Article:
It's the last day of the year, so it is time to take stock of 2003. I'll spare you the diary entries and instead post a little note about what taking stock of 2003 is supposed to mean.
People are always talking about new years resolutions. You're supposed to be an optimistic forward looking, self improving, progress loving, spirited individual and for that reason you're supposed to be thinking about the opportunities for the future and not about the past. Personally I will gladly admit to caring a great deal about the past. So much in fact that I often approach the future with the direct intention of making it past as soon as possible. If I want to give it a positive spin I say that I'm goal oriented but often it feels more like the negative spin is closer to home: I dislike uncertainty which is why I'm anxious to see the future turned into past to dissolve the uncertainty.
So I actually like taking stock a good deal - which adds another pleasure to the end of the year (apart from the parties, the fireworks, the drinking and the 15 hour database upgrades).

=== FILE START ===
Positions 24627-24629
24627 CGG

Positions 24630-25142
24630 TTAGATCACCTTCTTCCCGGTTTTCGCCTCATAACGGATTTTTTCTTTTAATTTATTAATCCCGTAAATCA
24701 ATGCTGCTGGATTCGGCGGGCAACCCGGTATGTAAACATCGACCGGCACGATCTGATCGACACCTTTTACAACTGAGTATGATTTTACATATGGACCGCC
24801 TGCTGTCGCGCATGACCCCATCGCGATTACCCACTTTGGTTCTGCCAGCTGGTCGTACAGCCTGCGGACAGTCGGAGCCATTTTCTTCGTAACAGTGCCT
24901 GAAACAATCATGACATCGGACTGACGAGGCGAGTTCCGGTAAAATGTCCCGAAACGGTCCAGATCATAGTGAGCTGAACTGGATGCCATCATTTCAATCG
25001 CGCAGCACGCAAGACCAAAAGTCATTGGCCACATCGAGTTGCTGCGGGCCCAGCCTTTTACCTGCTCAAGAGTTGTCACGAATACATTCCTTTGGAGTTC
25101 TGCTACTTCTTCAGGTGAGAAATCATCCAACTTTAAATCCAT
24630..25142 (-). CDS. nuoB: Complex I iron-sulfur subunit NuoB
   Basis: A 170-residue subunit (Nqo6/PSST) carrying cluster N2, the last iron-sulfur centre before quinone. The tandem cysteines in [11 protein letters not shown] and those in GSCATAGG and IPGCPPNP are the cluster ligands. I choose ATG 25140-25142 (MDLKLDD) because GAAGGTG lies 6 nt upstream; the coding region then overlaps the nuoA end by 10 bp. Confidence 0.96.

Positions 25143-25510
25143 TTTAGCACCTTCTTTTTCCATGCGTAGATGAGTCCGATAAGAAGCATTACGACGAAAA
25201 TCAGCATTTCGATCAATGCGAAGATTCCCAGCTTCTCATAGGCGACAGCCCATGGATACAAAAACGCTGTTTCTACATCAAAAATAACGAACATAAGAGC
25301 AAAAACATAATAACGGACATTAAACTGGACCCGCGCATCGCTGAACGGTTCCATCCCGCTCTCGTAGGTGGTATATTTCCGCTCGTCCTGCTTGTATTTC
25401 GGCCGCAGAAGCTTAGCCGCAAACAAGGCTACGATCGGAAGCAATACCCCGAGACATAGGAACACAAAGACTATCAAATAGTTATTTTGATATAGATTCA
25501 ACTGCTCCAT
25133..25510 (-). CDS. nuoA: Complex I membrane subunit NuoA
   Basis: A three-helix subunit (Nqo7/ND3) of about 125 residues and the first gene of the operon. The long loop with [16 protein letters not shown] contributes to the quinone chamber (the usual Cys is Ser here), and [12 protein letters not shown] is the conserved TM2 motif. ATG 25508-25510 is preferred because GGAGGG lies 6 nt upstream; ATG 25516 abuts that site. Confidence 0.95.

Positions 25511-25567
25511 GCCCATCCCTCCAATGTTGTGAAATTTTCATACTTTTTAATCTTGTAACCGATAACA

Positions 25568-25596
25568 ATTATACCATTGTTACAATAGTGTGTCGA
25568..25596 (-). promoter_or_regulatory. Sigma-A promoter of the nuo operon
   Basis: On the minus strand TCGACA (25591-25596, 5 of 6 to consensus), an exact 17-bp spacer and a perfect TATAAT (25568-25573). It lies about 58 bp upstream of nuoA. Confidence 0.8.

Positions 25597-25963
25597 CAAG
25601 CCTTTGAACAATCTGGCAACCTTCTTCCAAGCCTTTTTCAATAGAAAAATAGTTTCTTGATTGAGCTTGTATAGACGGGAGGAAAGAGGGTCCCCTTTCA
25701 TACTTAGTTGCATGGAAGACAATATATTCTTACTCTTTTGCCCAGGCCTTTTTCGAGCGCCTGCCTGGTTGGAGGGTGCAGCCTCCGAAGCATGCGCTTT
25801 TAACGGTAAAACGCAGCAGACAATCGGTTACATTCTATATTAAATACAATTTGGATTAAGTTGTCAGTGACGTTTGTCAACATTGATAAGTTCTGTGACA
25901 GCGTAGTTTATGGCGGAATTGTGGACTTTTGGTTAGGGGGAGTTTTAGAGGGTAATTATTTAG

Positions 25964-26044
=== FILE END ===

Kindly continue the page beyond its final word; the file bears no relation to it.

I've spent some time thinking about the perfect stock taking question. Just asking "How was 2003 for you?" doesn't seem to cut it. The problem to be solved is striking the right balance betweeen savoring the good times of the past (sentimental memory) and counting up accomplishments and disappointments to arrive at a final score (uncertainty hating score keeping). I have landed at the following simple question: "Did 2003 end in a better way than it started?". The question serves a few purposes: It balances the sentimental and the rational looks at the past, although I'll grant that the score keeping is perhaps too emphasized. It manages to add a not of outlook on the future since it asks you to think about change. And most importantly, it is not that common a question so people have to actually stop and think about what its supposed to mean - which gets you a much more careful and much more interesting response in general.